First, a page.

Money Matters in Western Europe

* All figures valid for April 2016 and included for guidance only


Pay and conditions in French ballet companies which enjoy public subsidy (Paris Opera excluded) are strictly regulated by a nationwide Collective Labour Convention. This determines minimum pay, working hours, scheduled breaks etc, and applies across all companies. Salaries can go above the minimum agreed, but not fall below. We give the 35-strong Ballet du Rhin, based near the EU hub of Strasbourg, as an example of what to expect when joining a French public company. See list of all French opera houses under Helpful Links.

Company *Monthly Pay (per contract) Tax + Deductions Paid Holiday Pension
Ballet Du Rhin €1,852 Nat Ins Deducted, Income Tax paid later YES State Pension *

* minimum pension; it’s advisable to make your own private provision

The Netherlands

Here too, pay and conditions in public-supported companies are subject to a detailed collective agreement between management and the union representing the sector. Unlike in France, though, salaries are agreed across the board according to a strict table and allow no variation. So, what applies to Dutch National Ballet will be standard across the sector.

Company *Monthly Pay (per contract) Tax + Deductions Paid Holiday Pension
Dutch National Ballet €2,348 + tax free allowance 10.85% + NI 31.15% + social funds YES 4 weeks + 3×1 week Co’s own with outside provider


Agreements here are not on a nationwide, but rather on a state level. Some provisions apply across the board – for example, employees everywhere must pay into a state pension fund. Other conditions and rates of pay vary from state to state. We present below a selection of well-known German companies illustrating the differences.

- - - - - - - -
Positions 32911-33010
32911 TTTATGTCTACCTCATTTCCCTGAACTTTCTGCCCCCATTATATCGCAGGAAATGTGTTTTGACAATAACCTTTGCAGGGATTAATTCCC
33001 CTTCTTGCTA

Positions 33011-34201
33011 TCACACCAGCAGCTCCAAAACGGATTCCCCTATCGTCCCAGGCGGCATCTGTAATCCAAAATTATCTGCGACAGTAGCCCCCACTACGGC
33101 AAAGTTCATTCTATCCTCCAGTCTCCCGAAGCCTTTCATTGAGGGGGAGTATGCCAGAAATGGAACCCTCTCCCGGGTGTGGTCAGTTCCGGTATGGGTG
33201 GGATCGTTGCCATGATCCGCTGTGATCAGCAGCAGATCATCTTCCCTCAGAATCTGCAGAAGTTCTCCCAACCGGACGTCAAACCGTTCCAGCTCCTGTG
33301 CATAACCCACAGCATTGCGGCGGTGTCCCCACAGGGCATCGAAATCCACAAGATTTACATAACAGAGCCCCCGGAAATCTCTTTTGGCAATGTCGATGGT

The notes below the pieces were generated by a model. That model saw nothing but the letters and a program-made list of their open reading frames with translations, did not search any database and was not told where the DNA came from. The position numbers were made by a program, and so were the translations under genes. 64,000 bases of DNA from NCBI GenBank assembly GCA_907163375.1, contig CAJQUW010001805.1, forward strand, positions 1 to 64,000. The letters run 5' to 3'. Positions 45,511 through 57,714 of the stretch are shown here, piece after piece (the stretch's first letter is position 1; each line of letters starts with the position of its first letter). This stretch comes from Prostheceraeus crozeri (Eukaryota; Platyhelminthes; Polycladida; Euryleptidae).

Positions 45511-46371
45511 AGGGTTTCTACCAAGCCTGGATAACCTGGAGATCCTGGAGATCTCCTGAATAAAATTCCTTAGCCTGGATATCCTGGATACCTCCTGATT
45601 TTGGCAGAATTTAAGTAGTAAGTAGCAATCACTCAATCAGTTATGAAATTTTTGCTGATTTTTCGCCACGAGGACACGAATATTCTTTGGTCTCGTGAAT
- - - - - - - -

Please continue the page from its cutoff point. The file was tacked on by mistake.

Company *Monthly Pay (per contract) Tax + Deductions Paid Holiday Pension
Bavarian State Ballet €3,222 30-40% + Nat. Ins. YES 72% taxable income Must pay into state pension**
Dresden Semperoper Ballet €3,136 40% approx*** YES YES see above**
Hamburg Ballet €2,800 €1,750 after tax + Nat. Ins. YES Must join theatre Pension Fund**
Stuttgart Ballet €3,000 40% approx*** YES Must join theatre Pension Fund + State pension**

** money paid in can be recouped when you stop dancing in Germany between the ages of 35-44.

*** tax rate varies with individual circumstances (eg, single person, or person with dependants). Also factored in are deductions for health insurance, unemployment insurance, pension fund, social security.


Salaries are generous here, but do bear in mind that the cost of living is among the highest in Europe.

Company *Monthly Pay (per contract) Tax + Deductions Paid Holiday Pension
Royal Danish Ballet DKK 23,1667 (€3,104 approx*) + Tax free allowance 36% NO* YES
Norwegian National Ballet NOK 37,021 (€4,103 approx*) 30-36% YES YES

*no paid holiday entitlement during first 12 months.


Again, very generous salaries and the cost of living is lower here than in Scandinavia.

Company *Monthly Pay (per contract) Tax + Deductions Paid Holiday Pension
Zurich Ballet CHF 5,205 (€4,994 approx*) 16% (incl. pension deduction) YES 13th month paid YES

*Euro amounts for approximate comparison purposes only. Rates of exchange vary. For more accurate rate use the Currency Converter (in Helpful Links)

Information on other countries